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“R.I.C.E.S.” methods; 5 fastest ways to heal a sprained ankle with yourself.

A sprained ankle can happen any time. The most common causes are tripping, taking a misstep, running, or walking carelessly, falling off high heels and from shoes that don't fit properly.
What to do when it happens to you? Here are some simple first aid steps

Ankle sprain symptoms

When the ankle is turned to the wrong angle, injuring the surrounding ligaments or tissue, the pain gradient ranges from slight swelling, when the tissues and ligaments aren’t hurt that much, to severe pain when the tissues and tendons are torn, and the ankle is rendered unstable. The symptoms can be divided into three stages.

  • Stage 1: The ankle ligament is slightly stretched or torn. There’s only a little swelling. When you put your weight on the ankle, you feel pain from the injured ligament, but you can still walk normally. The swelling and discomfort usually disappear within a couple of weeks.
  • Stage 2: The ankle ligament is partly torn, causing quite a lot of pain and swelling. It may not be possible to put the full weight on the ankle and walk. These symptoms usually disappear in four-to-six weeks.
  • Stage 3: This is the most intense stage when all the ligaments surrounding the ankle are torn. It probably isn’t possible to put the full weight on the ankle and walk and the ankle joint may feel loose. This condition generally takes six-to-ten months to heal completely. Proper treatment is required to avoid complications.

First aid steps with R.I.C.E.S principles

  • R = Rest: Rest the injured ankle. Minimizing use of the ankle and refraining from strenuous activities such as walking with full weight on the injured side or playing sports will prevent further injury to the already injured area.
  • I = Ice: Apply ice or cold jelly to the injured area for approximately 15 minutes every two hours within 24-48 hours after injury. This will constrict the blood vessels thereby reducing pain and swelling.
  • C = Compression: Wind an elastic band around the ankle to limit movement and reduce swelling and pain.
  • E = Elevation: Raise the foot above heart level for better blood flow. When you sit, your injured foot should be raised, and you shouldn’t sit with your legs extended for a long time. When you sleep, use a pillow to support your leg.
  • S = Stretch: Once the pain subsides sufficiently and the swelling goes down, exercise the muscles around the ankle, starting gently and working higher. Emphasize stretching as follows:
    o Use stretching postures to stretch the Achilles tendon. Stand one step away from a wall. Push the wall with your hands and step the injured leg back with your heel touching the floor. Bend the front knee until the back leg feels tight. Hold this pose for 30 seconds and repeat four-five times.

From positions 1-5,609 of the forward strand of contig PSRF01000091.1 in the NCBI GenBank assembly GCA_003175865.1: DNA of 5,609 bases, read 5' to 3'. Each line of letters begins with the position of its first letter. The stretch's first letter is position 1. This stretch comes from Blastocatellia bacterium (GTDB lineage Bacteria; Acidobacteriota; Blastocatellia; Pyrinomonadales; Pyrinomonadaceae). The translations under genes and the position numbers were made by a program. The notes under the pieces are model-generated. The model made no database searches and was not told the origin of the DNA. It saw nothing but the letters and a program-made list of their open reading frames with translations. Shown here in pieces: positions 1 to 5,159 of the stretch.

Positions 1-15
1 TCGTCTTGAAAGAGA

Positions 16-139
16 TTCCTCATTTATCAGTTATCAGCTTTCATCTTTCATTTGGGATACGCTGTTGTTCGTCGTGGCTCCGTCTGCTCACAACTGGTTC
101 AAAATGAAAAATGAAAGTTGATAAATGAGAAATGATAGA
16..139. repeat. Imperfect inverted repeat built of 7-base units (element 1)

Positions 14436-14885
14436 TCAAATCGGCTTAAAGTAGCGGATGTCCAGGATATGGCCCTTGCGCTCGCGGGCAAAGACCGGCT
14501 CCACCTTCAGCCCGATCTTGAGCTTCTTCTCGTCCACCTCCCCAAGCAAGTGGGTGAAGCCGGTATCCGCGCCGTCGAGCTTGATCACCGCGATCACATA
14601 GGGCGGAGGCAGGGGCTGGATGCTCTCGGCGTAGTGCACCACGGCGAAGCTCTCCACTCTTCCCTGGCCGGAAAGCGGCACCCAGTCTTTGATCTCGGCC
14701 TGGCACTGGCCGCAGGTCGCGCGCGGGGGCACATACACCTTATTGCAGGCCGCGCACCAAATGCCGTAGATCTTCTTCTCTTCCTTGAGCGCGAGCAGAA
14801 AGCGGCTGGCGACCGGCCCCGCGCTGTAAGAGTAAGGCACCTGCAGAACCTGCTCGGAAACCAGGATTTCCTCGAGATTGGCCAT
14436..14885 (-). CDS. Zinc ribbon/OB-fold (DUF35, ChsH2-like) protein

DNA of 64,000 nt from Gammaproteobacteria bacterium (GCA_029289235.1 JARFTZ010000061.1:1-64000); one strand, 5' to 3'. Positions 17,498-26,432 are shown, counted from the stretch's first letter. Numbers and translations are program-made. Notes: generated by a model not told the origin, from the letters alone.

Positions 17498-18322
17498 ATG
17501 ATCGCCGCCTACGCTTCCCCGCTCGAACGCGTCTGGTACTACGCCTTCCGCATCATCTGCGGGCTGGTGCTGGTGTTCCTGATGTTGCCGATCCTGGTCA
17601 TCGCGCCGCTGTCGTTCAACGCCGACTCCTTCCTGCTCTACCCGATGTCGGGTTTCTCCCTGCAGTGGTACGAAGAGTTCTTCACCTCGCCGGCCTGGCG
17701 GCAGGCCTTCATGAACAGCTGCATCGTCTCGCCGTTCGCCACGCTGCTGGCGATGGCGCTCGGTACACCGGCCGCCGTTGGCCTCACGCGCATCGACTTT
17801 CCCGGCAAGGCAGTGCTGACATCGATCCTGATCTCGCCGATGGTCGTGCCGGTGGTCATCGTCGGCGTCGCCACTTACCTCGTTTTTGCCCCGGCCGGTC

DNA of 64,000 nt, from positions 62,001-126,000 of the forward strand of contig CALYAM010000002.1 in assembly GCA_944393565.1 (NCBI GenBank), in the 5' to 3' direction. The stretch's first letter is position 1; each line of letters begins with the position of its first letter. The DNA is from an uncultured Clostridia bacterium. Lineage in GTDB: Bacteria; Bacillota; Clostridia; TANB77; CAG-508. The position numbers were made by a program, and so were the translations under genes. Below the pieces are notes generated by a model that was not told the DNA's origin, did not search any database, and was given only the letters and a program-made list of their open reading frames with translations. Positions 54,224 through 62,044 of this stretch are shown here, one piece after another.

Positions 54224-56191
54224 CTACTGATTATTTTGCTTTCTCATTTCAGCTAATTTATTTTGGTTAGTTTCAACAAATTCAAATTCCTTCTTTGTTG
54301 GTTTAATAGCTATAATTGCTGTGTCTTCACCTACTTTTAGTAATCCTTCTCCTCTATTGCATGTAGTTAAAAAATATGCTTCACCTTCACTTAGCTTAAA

o Stretch the muscles around the ankle by flexing the ankle on all sides. Start by lying or sitting with your legs parallel to the floor. Flex your ankles towards yourself. In one set twist to the left and in another set twist to the right. Repeat 10-20 times per set. Do two-three sets a day.
    o Exercise the small muscles around the ankle. Cultivate balance and nerve coordination by standing on a balance board for two-three minutes at a time. Repeat two-three times a day.
    If you get a sprained ankle, follow the above steps to alleviate the initial symptoms. What to do if your symptoms don’t improve after following the first aid steps? Say your ankle is still very swollen, or you feel pain when you put your full weight on it. In this case, your ankle bone may be broken, so you should get a better diagnosis from a doctor at a hospital or clinic.
    Fortunately, if we are careful when walking and running, wear shoes that fit our feet and don’t make it difficult to balance, and don’t look at our mobile phone while we’re walking, the likelihood of having an accident causing a sprained ankle is much less than otherwise.
    Krungthai-AXA life insurance customers can get more details of KTAXA Health service at https://www.krungthai-axa.co.th/th/HealthServices.

References

• Siriraj Piyamaharajkarun Hospital
https://www.siphhospital.com/th/news/article/share/605
• Faculty of Medicine Ramathibodi Hospital Mahidol University
https://www.rama.mahidol.ac.th/th/infographics/195
• Bangkok Hospital
https://www.bangkokinternationalhospital.com/th/health-articles/diseases-and-treatments/ankle-sprain
• Bangpakok 9 International Hospital
https://www.bangpakokhospital.com/procedure/content/Ankle%20sprain
• Faculty of Medicine Siriraj Hospital, Mahidol University
https://www.si.mahidol.ac.th/th/healthdetail.asp?aid=904

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